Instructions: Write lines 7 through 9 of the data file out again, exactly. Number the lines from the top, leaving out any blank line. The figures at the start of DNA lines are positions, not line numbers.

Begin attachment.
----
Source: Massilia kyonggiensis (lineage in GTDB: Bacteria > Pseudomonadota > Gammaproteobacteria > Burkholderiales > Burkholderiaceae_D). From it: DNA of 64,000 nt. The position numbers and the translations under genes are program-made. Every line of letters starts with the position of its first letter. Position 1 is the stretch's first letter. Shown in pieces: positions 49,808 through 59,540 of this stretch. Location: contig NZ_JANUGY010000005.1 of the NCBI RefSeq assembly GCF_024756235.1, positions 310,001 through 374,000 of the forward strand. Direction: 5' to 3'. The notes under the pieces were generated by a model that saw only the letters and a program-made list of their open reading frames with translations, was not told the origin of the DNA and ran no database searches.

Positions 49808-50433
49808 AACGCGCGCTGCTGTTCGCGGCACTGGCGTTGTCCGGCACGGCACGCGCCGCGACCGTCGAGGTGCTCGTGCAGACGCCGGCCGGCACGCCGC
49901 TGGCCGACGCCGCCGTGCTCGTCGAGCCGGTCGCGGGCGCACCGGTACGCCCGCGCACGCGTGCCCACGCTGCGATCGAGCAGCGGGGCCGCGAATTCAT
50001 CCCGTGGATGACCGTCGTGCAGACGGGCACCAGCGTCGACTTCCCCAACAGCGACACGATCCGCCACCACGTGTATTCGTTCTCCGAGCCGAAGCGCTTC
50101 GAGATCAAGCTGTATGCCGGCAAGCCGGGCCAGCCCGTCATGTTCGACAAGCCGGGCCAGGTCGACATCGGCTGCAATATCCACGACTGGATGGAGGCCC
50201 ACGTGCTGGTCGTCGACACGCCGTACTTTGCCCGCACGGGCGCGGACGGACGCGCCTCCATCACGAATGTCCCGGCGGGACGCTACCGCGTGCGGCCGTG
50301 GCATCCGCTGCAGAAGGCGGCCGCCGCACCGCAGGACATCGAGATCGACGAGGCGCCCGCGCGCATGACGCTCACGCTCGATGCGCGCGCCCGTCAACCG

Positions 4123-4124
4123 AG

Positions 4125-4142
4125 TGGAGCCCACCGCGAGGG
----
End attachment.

50201 ACGTGCTGGTCGTCGACACGCCGTACTTTGCCCGCACGGGCGCGGACGGACGCGCCTCCATCACGAATGTCCCGGCGGGACGCTACCGCGTGCGGCCGTG
50301 GCATCCGCTGCAGAAGGCGGCCGCCGCACCGCAGGACATCGAGATCGACGAGGCGCCCGCGCGCATGACGCTCACGCTCGATGCGCGCGCCCGTCAACCG

Positions 4123-4124